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Published On: Fri, Jun 26th, 2020

South Korean Government Official Embroiled In Fraud Case Against Comfort Women Group

As South Korea experiences a new wave of the COVID-19 virus, the country is faced with a crisis of a different kind. Owing to the public announcement of former comfort woman Lee Yong-soo, the government is now embroiled in a fraud case. In early May, Lee Yong-soo, the face of the campaign for justice and recompense for South Korean comfort women who suffered during World War II, held a press conference where she dropped a couple of shockers.

Lee Yong-soo is a member of the Korean Council for Justice and Remembrance, an organization formed to take up the cause of comfort women – to raise awareness and funds, as well as ensure the welfare of the surviving comfort women. Since 1990, the Council has been active on both national and international levels and is particularly known for its weekly rallies in which the 92-year-old was a regular participant.

In her press conference, however, Lee Yong-soo surprised everyone by stating that she was no longer going to take part in the weekly rallies. She brought up an observation that, instead of promoting peace and reconciliation, the rallies are only promoting animosity, especially among the youth from both countries.

Lee Yong-soo said, “Students spend their own precious money and time to attend these rallies, but the rallies only teach hatred and suffering. Korean and Japanese youths with historically accurate education must befriend each other and communicate with each other to solve problems.”

To further complicate matters for the South Korean government, Lee Yong-soo claimed that the Korean Council for Justice and Remembrance was mismanaging funds and not carrying out its mission as it was supposed to. The former comfort woman stated that, while the Council was supposed to take care of comfort women, it didn’t really disburse funds to the intended beneficiaries. More so, the Council allegedly went beyond its mandate by including other forced laborers during World War II in its activities. While it may be a noble gesture, it is not part of the reason the Council was formed. Thus, the benefits and attention which the comfort women were supposed to receive have been divided thus far.

Lee Yong-soo also stated that the former head of the Korean Council for Justice and Remembrance, Yoon Mee-hyang, had been misappropriating funds that the organization raised from donations. She cited instances wherein Yoon Mee-hyang used Council funds to acquire personal property as well as to pay for the education of her daughter in the United States. These donations came from both private entities and the South Korean government, in the form of subsidies.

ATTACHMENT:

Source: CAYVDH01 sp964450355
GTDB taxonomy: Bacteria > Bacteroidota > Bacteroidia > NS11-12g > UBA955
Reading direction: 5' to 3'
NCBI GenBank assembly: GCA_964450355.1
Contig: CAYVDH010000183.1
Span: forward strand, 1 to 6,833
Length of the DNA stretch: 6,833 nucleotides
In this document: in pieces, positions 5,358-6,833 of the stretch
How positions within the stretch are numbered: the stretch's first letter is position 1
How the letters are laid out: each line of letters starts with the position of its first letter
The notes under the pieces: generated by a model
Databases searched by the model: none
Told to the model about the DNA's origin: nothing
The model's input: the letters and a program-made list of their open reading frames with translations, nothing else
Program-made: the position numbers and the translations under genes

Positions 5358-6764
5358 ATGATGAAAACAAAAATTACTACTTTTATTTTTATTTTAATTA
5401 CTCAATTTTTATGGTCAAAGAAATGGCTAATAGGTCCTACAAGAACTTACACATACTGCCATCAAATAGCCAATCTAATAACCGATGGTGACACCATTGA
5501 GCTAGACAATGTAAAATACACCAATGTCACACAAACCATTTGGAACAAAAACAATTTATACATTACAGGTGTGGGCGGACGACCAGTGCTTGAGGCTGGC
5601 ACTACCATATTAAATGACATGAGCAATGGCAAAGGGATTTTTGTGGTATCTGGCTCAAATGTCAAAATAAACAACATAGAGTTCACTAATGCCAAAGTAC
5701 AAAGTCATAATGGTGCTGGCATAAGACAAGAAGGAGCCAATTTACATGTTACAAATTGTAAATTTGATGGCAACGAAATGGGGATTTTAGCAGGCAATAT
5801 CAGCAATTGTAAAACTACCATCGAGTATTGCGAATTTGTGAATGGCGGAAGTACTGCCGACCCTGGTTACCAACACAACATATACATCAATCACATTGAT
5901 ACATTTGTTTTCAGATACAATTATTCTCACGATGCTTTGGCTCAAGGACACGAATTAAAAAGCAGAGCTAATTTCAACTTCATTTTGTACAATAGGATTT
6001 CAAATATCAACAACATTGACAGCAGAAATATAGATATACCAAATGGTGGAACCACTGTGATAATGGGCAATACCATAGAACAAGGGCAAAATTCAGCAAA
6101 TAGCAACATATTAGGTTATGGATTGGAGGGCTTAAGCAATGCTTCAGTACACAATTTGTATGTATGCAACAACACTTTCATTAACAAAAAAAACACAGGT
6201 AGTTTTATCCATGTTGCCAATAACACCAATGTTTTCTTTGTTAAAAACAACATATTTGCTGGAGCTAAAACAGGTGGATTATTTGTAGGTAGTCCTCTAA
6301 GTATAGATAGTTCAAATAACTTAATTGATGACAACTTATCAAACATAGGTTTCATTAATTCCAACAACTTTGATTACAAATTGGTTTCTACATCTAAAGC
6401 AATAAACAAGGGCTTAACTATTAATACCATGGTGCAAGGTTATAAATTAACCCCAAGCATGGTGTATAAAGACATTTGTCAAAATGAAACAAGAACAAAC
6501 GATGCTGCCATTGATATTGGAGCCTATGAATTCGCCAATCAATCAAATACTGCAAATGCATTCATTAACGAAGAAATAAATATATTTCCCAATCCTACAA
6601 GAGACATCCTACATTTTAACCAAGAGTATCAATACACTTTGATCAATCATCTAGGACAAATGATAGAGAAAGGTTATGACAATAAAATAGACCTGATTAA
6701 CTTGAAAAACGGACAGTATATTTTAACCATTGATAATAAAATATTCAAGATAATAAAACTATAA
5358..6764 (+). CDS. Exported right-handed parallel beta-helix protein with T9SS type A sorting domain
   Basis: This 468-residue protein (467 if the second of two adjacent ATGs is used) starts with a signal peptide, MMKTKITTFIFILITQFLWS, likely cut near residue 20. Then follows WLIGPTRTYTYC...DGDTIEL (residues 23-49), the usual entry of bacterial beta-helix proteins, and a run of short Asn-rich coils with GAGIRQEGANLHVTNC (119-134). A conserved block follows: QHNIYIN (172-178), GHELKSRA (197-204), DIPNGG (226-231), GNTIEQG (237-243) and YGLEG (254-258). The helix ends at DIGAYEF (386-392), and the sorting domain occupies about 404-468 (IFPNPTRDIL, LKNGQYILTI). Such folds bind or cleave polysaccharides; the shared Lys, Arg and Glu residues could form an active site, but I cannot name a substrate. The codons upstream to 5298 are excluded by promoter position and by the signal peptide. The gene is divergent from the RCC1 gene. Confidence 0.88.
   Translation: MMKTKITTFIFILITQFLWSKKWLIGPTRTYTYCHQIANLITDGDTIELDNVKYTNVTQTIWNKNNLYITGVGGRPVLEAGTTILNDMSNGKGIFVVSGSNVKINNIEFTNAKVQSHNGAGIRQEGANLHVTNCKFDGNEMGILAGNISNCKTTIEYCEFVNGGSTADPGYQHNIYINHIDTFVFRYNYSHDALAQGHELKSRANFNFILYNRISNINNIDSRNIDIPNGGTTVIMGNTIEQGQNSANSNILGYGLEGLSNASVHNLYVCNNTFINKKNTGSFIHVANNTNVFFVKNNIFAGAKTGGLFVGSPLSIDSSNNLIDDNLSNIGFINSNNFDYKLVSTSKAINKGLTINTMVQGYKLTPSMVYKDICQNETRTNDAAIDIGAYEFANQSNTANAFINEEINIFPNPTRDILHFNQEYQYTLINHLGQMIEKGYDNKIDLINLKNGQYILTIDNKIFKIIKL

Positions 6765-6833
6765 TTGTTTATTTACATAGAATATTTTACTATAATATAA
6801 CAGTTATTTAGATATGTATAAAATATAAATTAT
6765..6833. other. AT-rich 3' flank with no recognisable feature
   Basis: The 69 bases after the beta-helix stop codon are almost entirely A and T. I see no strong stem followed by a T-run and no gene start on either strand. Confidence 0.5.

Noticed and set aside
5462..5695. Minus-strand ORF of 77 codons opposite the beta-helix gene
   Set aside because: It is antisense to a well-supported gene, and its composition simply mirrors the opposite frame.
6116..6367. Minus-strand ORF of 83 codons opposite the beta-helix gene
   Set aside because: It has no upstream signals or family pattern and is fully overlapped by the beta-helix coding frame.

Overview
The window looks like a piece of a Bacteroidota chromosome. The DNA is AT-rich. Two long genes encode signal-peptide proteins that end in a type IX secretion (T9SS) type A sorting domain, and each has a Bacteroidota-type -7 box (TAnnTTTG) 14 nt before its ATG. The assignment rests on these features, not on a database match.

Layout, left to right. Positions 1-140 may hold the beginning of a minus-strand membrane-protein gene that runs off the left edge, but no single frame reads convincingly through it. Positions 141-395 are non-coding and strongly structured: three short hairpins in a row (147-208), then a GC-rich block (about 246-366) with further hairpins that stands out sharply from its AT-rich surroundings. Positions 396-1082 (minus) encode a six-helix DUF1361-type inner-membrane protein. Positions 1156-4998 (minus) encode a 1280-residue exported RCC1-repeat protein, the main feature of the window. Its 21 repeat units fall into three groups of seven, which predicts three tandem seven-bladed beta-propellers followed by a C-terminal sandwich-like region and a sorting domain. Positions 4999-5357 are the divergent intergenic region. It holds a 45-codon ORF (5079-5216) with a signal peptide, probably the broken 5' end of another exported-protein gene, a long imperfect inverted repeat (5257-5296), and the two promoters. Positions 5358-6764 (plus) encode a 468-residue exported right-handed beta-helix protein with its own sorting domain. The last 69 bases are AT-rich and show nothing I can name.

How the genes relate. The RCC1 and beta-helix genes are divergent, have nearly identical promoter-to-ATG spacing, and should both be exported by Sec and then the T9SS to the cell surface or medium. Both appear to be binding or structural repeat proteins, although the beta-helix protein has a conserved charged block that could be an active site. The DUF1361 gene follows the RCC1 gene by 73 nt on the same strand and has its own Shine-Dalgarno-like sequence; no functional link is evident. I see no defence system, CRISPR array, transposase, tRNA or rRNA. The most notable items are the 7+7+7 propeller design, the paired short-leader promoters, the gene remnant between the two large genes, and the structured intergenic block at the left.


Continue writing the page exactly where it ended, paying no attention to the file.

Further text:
With Yoon Mee-hyang recently elected to a government seat under the party of President Moon Jae-in, the alleged fraud reels in the government into the tangle.

The Prosecutor General’s office, headed by Yoon Seok-youl, was pressured to immediately call for an investigation into the matter – the day after Lee Yong-soo’s public announcement. The agency has not released a statement, but the Korean Council for Justice and Remembrance says that they have not misappropriated any funds although they admitted to possible accounting errors –  omissions in filing donations.

The Democratic Party’s spokesman, Kang Hoon-sik, stated that the party would be waiting for the official results but to date, no findings has been released regarding the Prosecutor General’s investigations. He further said that “revealing the truth is the priority” and that “as a lawmaker and politician, she has to state her position on the issues raised by [Lee] and explain things that have to be explained.” Yet no concrete pressure has been applied.

Politicians from the opposing party and the public have been calling for the resignation of Yoon Mee-hyang from office but, after being silent for a time, the government official simply dismissed the allegations, going as far as to say that the former comfort woman is lying or is too old to remember the truth. A survey found that 7 out of 10 South Koreans believe that Yoon Mee-hyang should resign from the Korean National Assembly. 

Families of the former comfort women are also speaking out amidst the furor Lee Yong-soo’s statements have caused. Gil Won-ok’s (a former comfort woman) son, Hwang Sun-hee, has stated that the families are banding together to create their own committee to help the victims. He points a finger at Yoon Mee-hyang and the Council, saying that they took advantage of the former comfort women instead of truly helping them.

In spite of this issue being under the spotlight, it remains to be seen exactly how the government will handle the situation. 

Author: Nayab Sh

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